Addis Ababa was a flurry of activity at the end of June and beginning of July, as African heads of state converged for their usual rendezvous at the continental body’s Summit. This year’s Summit marked the African Union’s 15th anniversary since it changed its name from the Organisation of African Unity in 2002 to face today’s reality. There were no candles to be blown but there were cakes of all sorts. The 29th session was midway through the year’s theme: “Harnessing the Demographic Dividend through Investments in Youth,” and the entry into the foray of the new Chairperson, Chad’s Moussa Faki Mahamat.
As the heads of state got to the nitty gritty of the subjects on the agenda, they sought to set the stakes high and push the throttle to move faster. President Paul Kagame of Rwanda, who had been set as the driving force behind the institutional reform of the AU, presented his report to his peers in which they were urged to expedite the reform process. Part of this reform will be to end the AU operations donor dependency. It was not surprising, therefore, when Zimbabwe’s President Robert Mugabe, made a $1m cheque donation, which he said came from the sale of 300 cattle, in fulfilment of a pledge he made when he was chairman of the body in 2015.
President Kagame was also elected to succeed Guinea’s Alpha Conde as the rotational president of the African Union. As one African diplomat in Addis Ababa put it: “When he comes, he will shake things up. We will definitely move at a faster pace and he may turn Kigali to the Mecca of Africa where every problem will be looked into. This is because he will not be moving from one country to the other. There is no doubting his capacity. We will only have to wait and see.”
Africa’s only woman president, Liberia’s Ellen Johnson-Sirleaf, spoke for the last time as president in the assembly. She will bid farewell to party politics as she steps down after elections in her country later this year. She was full of praise for the organization’s solidarity in assisting her native Liberia, Guinea, and Sierra Leone when the three countries were hit by the deadly Ebola disease that took thousands of lives. The African Union sent in high-level medical teams, helping to fight the epidemic in the Mano River Union countries.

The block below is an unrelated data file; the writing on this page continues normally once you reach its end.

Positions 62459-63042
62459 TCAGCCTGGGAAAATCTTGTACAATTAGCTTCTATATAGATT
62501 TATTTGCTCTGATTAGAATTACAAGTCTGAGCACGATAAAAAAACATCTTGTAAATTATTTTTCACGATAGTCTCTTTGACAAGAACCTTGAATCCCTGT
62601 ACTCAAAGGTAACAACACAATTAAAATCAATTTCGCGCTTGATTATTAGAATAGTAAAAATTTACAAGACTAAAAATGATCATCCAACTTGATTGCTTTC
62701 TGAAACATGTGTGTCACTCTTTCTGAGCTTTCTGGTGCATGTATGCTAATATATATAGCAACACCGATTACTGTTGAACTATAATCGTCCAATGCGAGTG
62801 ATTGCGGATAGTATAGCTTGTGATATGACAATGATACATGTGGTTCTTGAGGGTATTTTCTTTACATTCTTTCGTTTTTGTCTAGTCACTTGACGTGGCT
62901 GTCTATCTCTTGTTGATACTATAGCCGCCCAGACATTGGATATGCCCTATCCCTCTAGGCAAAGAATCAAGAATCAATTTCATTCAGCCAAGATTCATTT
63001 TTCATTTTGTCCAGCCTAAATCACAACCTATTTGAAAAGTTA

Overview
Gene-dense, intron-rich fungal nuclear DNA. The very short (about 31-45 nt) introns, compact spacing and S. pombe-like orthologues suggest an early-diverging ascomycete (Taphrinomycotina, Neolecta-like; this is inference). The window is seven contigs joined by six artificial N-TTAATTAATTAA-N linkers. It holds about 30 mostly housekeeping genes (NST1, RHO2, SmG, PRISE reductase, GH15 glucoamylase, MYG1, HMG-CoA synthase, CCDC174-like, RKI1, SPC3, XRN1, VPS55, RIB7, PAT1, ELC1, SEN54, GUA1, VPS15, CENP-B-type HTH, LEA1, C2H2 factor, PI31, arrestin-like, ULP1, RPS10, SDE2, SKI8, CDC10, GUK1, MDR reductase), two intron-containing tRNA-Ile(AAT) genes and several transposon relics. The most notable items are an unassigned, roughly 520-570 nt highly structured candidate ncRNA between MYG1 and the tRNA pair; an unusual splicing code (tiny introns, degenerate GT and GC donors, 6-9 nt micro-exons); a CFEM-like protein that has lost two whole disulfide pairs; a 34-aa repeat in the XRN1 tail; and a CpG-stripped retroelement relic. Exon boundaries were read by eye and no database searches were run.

Also at the summit, ONE made a significant impact with its #GirlsCount campaign in the deliberations happening around the heads of state. The Chairperson of the African Union welcomed the message to invest in girls’ education from ONE Goodwill Ambassador and former president of Tanzania, Jakaya Kikwete. So did the Ghana’s President Nana Akufo-Addo, Sierra Leone’s President Ernest Bai Koroma, and the Vice President of Nigeria, Yemi Osinbajo. Their spouses were even more enthusiastic. Sierra Leone’s First Lady Sia Koroma said, “We need more of this. I have been fighting for our girls, especially those in remote areas to go to school. I go there to meet and talk to the people. If you can help us cement that, it would be great.” Her comments were echoed by the other first ladies who took part in the campaign, namely Nigerian First Lady Aisha Buhari, Gambian First Lady Fatoumata Bah Barrow, Cote d’Ivoire First Lady Dominique Ouattara, and their host, Madam Roman Tesfaye.
There was also a strong commitment to investing in the youth of Africa as African leaders also discussed the solemn issue of the incessant and perilous youth migration flow from the continent to Europe.
The youths themselves were not left out either: At the Gender is my Agenda Campaign (GIMAC) Pre-Summit Consultative Meeting, they turned up en-masse and signed up to request that African leaders do more for girls that are out of school.
Taking its cue from this year’s theme, The United Nations Population Fund, UNFPA, seized the opportunity to provide its comprehensive atlas showing data, where available, of the continent’s demographic dividend.
All told, the Summit had the aura of a huge success as the leaders went away clear in their minds that, come next January, everything will be in place for them to sign on the dotted lines and make good on their promises to the continent’s youth.